Eugenics, the idea that “inferior” genetic traits can be eliminated by preventing certain people from having children, is a complicated topic to discuss. One of the most recognizable and horrifying examples of eugenics is the “racial cleansing” performed by the Nazis before and during World War II. All good WWII museums address the implications of Nazi eugenics, regardless of the focus of their exhibits. Other museums have approached the topic in great detail—a particularly good example is the United States Holocaust Memorial Museum’s “Deadly Medicine: Creating the Master Race” exhibit.  Although our K-12 institutions discuss the concept of eugenics in a small degree by teaching Nazi-era history, we often neglect our own country’s history of eugenics. Eugenics practices in the U.S. may not be as well known, but they are still vital to a true understanding of our past. Museums and other educational institutions are increasingly committed to racial equality and universal accessibility, but few provide information that focuses on inequalities through the lens of eugenics ideology.
The Image Archive on the American Eugenics Movement provides a wealth of documentary information in an effort to spread information on the topic. This exhibit divides images and documents into different topics related to eugenics in the United States, such as genetic research and marriage laws.  The Image Archive is a useful source for increasing awareness of our troubled past, but there are a variety of other online exhibits which also approach the topic. Racial ideology is a significant focus of the eugenics movement, but I decided to look at educational programs that discussed the relation between eugenics and people with disabilities.
Two museums that have developed significant exhibits on disability are the Museum of disAbility History in Buffalo, NY and the National Museum of American History in Washington, DC. Both museums have developed both physical and online exhibits on the topic of disability. The online exhibits primarily focus on the accomplishments of people with disabilities, frequently discussing people who overcame disabilities and organizations that support individuals with disabilities. Both museums delve into the topic of eugenics, but the Musem of disAbility provides more content, including brief lesson plan activities. The museum website has a wealth of resources on disability rights that can be used by K-12 educators. The overview of each exhibit is also quite useful, but the information presented in the exhibit on eugenics is basic. Overall, the Museum of disAbility History is a good place to start a discussion on the implications of eugenics.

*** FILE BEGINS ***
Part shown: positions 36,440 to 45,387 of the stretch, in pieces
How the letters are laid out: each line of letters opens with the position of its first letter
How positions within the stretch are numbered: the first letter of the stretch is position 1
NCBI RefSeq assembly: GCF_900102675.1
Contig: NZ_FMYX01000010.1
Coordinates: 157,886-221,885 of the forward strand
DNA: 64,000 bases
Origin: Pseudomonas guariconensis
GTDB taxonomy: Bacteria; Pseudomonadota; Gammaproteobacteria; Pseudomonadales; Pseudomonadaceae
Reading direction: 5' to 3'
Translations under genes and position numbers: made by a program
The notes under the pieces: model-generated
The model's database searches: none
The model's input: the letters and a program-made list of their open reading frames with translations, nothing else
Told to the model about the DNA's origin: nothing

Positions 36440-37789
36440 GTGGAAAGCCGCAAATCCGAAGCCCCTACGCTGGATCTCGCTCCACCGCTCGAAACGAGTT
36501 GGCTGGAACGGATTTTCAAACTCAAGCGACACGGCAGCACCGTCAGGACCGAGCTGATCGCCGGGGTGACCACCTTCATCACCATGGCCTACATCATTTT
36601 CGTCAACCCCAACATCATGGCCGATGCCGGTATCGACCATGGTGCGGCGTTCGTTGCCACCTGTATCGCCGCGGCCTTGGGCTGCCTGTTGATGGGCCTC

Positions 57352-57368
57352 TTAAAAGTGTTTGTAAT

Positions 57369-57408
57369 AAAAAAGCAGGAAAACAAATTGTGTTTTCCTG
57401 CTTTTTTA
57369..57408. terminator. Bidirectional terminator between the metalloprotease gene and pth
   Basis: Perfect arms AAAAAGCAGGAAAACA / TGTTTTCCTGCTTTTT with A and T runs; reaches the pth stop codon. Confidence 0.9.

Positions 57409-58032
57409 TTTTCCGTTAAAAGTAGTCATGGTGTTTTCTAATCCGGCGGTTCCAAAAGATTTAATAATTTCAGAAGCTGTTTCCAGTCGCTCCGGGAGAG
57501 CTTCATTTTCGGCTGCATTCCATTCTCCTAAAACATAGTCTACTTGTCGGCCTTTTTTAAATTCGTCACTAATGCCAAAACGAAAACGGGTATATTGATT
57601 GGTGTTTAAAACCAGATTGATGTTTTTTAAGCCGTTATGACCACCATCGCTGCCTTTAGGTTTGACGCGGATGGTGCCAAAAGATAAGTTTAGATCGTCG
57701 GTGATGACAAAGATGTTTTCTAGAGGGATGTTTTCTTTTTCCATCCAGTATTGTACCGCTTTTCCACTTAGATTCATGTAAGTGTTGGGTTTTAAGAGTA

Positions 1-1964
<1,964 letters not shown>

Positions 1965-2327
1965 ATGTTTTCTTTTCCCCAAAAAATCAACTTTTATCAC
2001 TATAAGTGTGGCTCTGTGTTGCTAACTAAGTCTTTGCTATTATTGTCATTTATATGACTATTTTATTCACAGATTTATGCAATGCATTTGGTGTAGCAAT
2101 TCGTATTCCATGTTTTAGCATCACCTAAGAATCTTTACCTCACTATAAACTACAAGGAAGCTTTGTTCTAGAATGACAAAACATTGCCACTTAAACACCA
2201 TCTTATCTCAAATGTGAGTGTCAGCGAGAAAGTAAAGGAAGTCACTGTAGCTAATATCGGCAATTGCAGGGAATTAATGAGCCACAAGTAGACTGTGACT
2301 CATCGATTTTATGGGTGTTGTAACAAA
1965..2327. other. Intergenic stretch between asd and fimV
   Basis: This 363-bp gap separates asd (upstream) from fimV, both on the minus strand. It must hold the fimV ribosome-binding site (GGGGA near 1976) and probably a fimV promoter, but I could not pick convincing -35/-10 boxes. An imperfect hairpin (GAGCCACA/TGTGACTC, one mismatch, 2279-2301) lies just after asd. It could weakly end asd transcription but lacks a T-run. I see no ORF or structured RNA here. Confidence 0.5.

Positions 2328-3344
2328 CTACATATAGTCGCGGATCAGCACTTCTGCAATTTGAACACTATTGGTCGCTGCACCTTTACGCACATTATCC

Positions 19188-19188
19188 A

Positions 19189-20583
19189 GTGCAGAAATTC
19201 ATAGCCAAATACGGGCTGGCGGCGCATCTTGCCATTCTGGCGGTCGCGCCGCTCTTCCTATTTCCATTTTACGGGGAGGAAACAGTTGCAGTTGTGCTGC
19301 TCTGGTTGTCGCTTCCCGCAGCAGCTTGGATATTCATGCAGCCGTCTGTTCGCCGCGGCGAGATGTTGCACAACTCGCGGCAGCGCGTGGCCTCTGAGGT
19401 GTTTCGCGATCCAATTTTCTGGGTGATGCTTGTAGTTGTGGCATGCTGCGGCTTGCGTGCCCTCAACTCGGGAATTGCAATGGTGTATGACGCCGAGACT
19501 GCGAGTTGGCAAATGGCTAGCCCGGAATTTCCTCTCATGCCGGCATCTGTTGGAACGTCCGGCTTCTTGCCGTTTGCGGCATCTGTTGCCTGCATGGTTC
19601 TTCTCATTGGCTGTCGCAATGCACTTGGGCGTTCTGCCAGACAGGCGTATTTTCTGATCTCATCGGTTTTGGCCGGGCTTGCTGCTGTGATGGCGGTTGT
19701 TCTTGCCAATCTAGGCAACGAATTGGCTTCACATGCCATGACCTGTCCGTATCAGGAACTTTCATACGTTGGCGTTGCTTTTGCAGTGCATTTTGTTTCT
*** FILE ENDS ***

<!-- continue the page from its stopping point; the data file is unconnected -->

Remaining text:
The National Museum of American History discusses the topic of disability through two online exhibits. The online content from the museum’s exhibit in 2000 discusses the Disability Rights Movement, focusing primarily on forms of resistance and laws which provided greater rights for people with disabilities. The exhibit includes images of artifacts and documents which are significant to the Disability Rights Movement and presents a basic understanding of eugenics practices in the United States. However, unlike the Museum of disability History exhibit on eugenics, the Smithsonian exhibit provides no substantial resources to help educators discuss the topic.  A more recent online exhibit (2013) focuses on people with disabilities by interpreting historic artifacts. This exhibit also focuses on some of the challenges people with disabilities had to face throughout the 20thcentury and how determined people were able to advance disability rights by overcoming perceived limitations. However, the online portion of the exhibit only provides a basic understanding of the unethical practices influenced by eugenics ideology. It provides better educational resources than the exhibit on the Disability Rights Movement, but it includes only a few resources directed towards primary school educators.  Nonetheless, both museums should be recognized for their efforts to approach such a difficult and overlooked topic.
All three of these exhibits succeed in challenging the ideology of eugenics, even if they do not discuss all of the historical problems caused by this ideology in detail. A lack of specific content on eugenics practices is an indication that the topic is not yet entirely understood or directed towards the general public. We tend to overlook the popularity that the Eugenics Movement had in the early 20th century, but a close look at laws, practices, and media at that time readily demonstrates the troubling influence this ideology had. Museums must continue to find ways to discuss this important topic.
 United States Holocaust Memorial Museum, “Deadly Medicine: Creating the Master Race” http://www.ushmm.org/information/exhibitions/traveling-exhibitions/deadly-medicine
 Image Archive on the American Eugenics Movement http://www.eugenicsarchive.org/eugenics/list2.pl
 Museum of disAbility http://museumofdisability.org
 National Museum of American History, “The Disability Rights Movement” http://americanhistory.si.edu/disabilityrights/welcome.html
 National Museum of American History “Everybody: An Artifact History of Disability in America” http://everybody.si.edu/about-web-exhibition
The featured image and first image come from the American Philosophical Society archives. The second image was taken from the National Public Radio “Beyond Affliction” site: http://www.npr.org/programs/disability/ba_shows.dir/children.dir/highlights/subject/mp0002.html